JL: Not so much, because I think I’ve worked on Batman now for like almost three years. I think when I first started Batman it was a little bit nerve-racking because some, all the best artists have kind of done their take on Batman and you just feel like, “Oh I need to…” You have that little pang of inadequacy kind of pop in there.

Luckily the books sold pretty well so now this whole completely ego-maniacal… ego maniac-al, that’s not a word. (laughs) It’s awesome to be part of the club, to have contributed something to this collective work that is the DC Universe. So no, I don’t really worry about it too much anymore, I mean, because I’ve done so much of it.

And what’s really cool about the game is I’ve been able to draw characters and design that I would probably never get to do in comics because there’s just not enough time to draw all the comic book stories you want to but now I’ve drawn, you know, characters like Egg Fu or Ambush Bug or whatever reference they needed. I drew Doomsday and the first time I drew Doomsday was for the game.


Q: More All-star Batman soon?

JL: Absolutely, yea. You can count on it. (laughs) Just for you personally.

Q: You got a script from Frank?

JL: I have two scripts from Frank. It’s been absolutely my fault why the book has been late. And I’ve obviously been working hard on the game but also just a lot of things going on in my life. But right now the plan is to have several issues in the drawer, come back out with the second half, the back half of it and get it wrapped up soon so I can do something besides just draw Batman.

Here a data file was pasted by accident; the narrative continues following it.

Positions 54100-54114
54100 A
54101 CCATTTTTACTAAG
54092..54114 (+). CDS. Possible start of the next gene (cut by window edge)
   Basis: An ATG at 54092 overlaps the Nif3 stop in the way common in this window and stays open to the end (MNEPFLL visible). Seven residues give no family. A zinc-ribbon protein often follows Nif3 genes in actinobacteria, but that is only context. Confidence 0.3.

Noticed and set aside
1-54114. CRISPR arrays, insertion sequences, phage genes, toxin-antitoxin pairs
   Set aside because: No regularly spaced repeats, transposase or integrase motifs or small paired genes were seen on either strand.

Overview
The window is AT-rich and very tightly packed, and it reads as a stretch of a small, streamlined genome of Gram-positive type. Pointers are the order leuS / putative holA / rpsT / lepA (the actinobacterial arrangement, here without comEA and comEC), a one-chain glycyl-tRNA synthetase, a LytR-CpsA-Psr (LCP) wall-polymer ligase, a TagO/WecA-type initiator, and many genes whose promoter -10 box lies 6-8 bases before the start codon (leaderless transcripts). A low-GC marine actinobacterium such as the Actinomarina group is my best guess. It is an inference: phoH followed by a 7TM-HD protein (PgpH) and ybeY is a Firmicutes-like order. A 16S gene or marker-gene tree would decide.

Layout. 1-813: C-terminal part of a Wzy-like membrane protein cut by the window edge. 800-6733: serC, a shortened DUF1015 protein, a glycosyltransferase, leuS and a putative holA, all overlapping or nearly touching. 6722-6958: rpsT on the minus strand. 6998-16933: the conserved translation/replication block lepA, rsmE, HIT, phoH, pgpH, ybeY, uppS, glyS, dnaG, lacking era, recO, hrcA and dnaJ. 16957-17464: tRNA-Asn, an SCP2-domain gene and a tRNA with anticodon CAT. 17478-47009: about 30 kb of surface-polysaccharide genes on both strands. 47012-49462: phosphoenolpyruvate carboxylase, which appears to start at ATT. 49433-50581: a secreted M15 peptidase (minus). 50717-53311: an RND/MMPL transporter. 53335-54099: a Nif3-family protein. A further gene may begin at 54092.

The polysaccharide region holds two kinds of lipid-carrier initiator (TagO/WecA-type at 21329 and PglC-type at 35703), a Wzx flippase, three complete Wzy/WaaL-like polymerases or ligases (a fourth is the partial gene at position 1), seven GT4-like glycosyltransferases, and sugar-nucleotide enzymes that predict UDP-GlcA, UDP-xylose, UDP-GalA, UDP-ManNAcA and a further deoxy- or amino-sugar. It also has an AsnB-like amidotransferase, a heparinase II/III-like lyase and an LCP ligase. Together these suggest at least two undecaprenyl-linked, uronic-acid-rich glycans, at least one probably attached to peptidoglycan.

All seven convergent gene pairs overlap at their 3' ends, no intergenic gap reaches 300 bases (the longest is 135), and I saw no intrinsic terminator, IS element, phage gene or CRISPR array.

But it’s good stuff and hopefully be worth the wait.

  • website design
    February 2, 2010 at 7:42 am

    I’m pretty much convinced that the single reason for Image titles being late in the 90s was due to video games. Jim Lee himself once said the reason some of his stuff took so long was due to all the modern-day “distractions.”

    Though, I’m sure Liefeld’s was due more to hangin ot with Hollywood types than anything else.